Dental disease is prevalent in almost every adult dog and cat we examine. Prevention is the key, and in addition to professional cleaning which we provide, the most important thing you can do is to brush your pets teeth. If started at an early age this “bonding time” is an enjoyable time for all. Start the brushing when the adult teeth are in, which is around 5 months of age. We can tell you if you are not sure.
People sometimes wonder why pets need their teeth professionally cleaned by us and brushed by you when they have memories of growing up with dogs and cats and never doing this. It doesn’t take much to answer this question. Pets nowadays eat diets that makes them prone to plaque. They also live longer, and just like in people, are more prone to disease. A big reason is because we did not have the knowledge decades ago to understand how dogs and cats lived lives of chronic pain because we did not know or could not diagnose. With the advent of digital radiography and our body of knowledge we realize that we did not treat dental disease anywhere near as thoroughly as needed.
One of the most important things you can do to slow down the recurrence of dental disease is to brush your pets teeth. This will help keep the gums healthy and prevent tartar buildup on the teeth on the cheek side (buccal) of the mouth, although it does not work as well on the teeth on the tongue (lingual) side of the mouth. Even though this may sound like an impossible feat for an uncooperative pet, or even a ludicrous idea, it is one of the best ways to prevent dental disease.
Even though the teeth will eventually need professional cleaning again in the future (most people get their teeth cleaned several times per year), proper brushing will decrease the amount of dental disease that occurs and the number of times we will have to clean your pet’s teeth over its lifetime. Due to the short life span of pets in relation to people, proper home care of your pet’s teeth becomes an important health measure.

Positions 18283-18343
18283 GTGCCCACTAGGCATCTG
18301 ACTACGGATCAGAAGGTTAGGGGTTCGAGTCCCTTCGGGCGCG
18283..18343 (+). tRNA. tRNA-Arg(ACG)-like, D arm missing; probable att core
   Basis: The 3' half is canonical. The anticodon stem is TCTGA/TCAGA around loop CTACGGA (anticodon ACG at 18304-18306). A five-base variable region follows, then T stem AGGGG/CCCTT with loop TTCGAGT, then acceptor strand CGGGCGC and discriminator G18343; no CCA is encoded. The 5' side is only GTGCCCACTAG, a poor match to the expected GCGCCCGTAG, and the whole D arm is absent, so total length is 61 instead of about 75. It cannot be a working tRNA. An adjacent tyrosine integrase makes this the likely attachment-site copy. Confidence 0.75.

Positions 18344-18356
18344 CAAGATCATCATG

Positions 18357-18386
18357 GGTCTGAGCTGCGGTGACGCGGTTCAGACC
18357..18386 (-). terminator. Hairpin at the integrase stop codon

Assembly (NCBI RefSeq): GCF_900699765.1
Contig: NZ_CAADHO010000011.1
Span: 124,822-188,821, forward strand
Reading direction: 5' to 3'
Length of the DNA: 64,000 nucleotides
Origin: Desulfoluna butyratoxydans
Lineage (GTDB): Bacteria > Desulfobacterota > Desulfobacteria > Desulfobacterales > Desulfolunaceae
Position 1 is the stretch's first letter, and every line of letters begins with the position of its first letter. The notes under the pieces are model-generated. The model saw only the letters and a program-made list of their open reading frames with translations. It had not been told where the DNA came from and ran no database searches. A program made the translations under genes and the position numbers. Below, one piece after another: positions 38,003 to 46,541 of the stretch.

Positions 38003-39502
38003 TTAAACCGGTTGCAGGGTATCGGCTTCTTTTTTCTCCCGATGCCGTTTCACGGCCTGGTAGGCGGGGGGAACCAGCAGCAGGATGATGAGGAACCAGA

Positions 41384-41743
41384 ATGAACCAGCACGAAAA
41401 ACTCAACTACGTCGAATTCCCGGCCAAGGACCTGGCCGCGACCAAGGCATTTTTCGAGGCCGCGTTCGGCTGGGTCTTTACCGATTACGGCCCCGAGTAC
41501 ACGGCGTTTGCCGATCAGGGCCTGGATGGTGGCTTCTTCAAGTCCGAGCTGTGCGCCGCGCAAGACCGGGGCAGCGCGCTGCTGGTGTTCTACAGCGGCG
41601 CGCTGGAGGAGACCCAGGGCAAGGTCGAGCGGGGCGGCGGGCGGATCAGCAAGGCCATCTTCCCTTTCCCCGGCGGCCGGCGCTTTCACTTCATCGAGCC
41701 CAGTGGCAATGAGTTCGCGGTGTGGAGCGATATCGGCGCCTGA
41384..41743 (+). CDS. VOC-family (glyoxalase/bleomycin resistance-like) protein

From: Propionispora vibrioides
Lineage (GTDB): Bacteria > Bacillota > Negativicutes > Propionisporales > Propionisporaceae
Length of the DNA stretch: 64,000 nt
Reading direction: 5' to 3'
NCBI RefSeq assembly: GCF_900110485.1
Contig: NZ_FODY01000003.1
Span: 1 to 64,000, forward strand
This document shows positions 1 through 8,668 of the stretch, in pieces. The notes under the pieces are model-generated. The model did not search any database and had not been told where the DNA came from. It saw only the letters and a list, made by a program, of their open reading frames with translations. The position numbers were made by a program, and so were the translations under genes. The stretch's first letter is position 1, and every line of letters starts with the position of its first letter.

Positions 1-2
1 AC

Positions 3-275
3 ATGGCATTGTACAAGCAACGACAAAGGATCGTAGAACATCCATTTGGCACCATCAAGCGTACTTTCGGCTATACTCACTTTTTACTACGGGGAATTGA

When brushing the teeth there are some common sense things to do to make the process go smoother. One of our technicians will demonstrate some of these techniques with one of our hospital cats (they love the attention). It is important to remain calm and patient, since for most pets having something put into their mouths is a new experience. With a little tincture of time, the procedure progresses smoothly. also, it is highly advantageous to start the brushing process at an early age. Patience is the key! Try to do something positive (feeding it, playing or walking) with your pet just after brushing to condition the behavior for the future.
Try to make the whole process fun, and don’t ever let on that you are doing something good for your pet (kinda like child psychology- if its good for them they won’t do it). With your pet near you or on your lap, maybe while watching TV, let your pet get used to your finger near its mouth. Dipping your finger into a food or liquid your pet has acquired a taste for helps start the process smoothly. When it is comfortable with your finger, use a soft gauze to massage the gums and gently rub the teeth. a cotton tipped applicator can also be used. Eventually you want to progress to a toothbrush.